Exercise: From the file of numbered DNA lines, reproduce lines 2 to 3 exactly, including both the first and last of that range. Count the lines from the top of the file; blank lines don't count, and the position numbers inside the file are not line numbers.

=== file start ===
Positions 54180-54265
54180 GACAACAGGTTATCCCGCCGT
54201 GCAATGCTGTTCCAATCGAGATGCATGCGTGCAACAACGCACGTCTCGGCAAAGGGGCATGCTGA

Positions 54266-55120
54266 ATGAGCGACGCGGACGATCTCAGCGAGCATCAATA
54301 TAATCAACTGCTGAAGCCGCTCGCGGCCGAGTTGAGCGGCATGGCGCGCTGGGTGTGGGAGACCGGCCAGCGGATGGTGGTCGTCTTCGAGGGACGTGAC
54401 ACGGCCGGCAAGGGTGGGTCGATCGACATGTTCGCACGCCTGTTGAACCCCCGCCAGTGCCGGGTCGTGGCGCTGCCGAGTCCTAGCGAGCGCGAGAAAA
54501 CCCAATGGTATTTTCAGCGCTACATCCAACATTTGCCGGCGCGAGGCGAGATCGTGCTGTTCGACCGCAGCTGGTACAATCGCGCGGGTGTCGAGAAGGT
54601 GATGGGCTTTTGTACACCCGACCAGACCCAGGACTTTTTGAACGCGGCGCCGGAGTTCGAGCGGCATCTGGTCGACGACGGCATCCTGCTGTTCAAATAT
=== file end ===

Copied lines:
54180 GACAACAGGTTATCCCGCCGT
54201 GCAATGCTGTTCCAATCGAGATGCATGCGTGCAACAACGCACGTCTCGGCAAAGGGGCATGCTGA